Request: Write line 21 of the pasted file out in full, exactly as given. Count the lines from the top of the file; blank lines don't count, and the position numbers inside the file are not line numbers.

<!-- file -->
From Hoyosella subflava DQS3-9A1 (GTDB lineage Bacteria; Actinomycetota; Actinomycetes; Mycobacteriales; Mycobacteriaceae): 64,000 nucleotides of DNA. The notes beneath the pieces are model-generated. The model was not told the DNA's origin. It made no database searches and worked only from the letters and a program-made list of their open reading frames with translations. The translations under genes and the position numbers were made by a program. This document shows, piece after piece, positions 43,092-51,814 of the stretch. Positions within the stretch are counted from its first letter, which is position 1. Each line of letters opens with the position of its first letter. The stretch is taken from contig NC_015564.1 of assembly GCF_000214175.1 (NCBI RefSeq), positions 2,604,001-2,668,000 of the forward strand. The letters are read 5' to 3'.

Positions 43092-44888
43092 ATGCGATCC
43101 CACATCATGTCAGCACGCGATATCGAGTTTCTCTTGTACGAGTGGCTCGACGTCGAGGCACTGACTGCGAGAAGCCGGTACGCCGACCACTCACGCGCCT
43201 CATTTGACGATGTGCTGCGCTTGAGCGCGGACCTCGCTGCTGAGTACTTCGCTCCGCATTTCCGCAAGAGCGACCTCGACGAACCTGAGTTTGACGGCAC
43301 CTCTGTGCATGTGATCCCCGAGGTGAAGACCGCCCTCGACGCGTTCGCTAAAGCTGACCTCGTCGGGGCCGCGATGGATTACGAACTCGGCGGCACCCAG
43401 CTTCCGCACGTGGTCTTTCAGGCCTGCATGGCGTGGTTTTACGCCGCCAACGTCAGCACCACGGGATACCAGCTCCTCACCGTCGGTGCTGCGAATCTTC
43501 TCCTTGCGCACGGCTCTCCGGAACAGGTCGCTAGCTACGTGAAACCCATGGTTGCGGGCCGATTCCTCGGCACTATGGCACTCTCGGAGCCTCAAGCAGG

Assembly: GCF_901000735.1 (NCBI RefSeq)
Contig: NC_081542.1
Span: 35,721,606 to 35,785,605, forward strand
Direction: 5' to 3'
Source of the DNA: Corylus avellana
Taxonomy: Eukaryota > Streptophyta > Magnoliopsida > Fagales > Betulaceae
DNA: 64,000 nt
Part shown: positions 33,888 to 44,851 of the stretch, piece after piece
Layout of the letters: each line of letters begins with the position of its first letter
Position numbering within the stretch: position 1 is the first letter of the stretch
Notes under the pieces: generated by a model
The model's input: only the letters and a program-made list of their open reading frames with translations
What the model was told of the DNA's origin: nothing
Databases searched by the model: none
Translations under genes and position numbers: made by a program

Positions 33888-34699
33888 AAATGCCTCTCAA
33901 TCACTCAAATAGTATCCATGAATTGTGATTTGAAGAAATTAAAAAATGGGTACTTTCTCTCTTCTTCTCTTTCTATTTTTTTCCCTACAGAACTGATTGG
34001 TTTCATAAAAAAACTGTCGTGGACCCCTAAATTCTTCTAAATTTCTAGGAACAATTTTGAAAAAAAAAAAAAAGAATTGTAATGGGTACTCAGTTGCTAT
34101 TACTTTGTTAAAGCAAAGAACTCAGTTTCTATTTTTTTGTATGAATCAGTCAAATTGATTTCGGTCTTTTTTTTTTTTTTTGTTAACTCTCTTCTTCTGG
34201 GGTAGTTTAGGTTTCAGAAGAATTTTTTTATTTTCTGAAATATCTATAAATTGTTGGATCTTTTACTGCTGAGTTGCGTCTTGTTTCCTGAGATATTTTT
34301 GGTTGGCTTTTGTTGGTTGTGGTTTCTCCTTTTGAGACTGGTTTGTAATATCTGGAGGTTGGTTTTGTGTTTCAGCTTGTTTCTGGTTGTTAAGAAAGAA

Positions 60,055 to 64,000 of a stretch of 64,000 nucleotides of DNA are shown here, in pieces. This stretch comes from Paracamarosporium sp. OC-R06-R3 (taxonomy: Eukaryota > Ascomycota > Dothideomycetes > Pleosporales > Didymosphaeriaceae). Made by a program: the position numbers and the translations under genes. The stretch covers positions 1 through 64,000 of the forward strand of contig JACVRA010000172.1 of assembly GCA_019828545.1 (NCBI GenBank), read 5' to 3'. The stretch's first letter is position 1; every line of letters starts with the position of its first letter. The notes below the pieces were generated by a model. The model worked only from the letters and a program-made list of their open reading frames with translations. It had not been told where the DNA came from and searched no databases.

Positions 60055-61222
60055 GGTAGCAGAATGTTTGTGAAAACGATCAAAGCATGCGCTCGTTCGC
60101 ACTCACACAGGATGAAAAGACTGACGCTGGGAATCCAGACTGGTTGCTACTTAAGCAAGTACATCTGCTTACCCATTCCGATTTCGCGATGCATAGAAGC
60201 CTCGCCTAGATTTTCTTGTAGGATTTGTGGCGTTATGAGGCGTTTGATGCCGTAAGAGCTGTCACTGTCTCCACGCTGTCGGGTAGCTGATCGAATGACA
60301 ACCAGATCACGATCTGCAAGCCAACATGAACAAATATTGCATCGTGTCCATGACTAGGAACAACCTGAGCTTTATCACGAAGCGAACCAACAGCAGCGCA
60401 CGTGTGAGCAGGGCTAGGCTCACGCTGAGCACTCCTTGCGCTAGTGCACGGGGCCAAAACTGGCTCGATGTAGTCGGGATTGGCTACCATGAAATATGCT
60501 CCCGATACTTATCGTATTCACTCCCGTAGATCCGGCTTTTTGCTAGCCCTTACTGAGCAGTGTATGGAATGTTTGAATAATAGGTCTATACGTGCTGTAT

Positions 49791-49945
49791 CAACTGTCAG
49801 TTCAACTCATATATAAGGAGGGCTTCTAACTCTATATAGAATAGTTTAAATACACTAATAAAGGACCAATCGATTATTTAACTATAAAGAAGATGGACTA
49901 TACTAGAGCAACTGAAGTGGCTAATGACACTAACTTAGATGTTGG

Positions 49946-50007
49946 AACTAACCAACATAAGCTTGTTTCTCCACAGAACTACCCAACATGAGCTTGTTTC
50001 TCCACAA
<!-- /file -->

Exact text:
What the model was told of the DNA's origin: nothing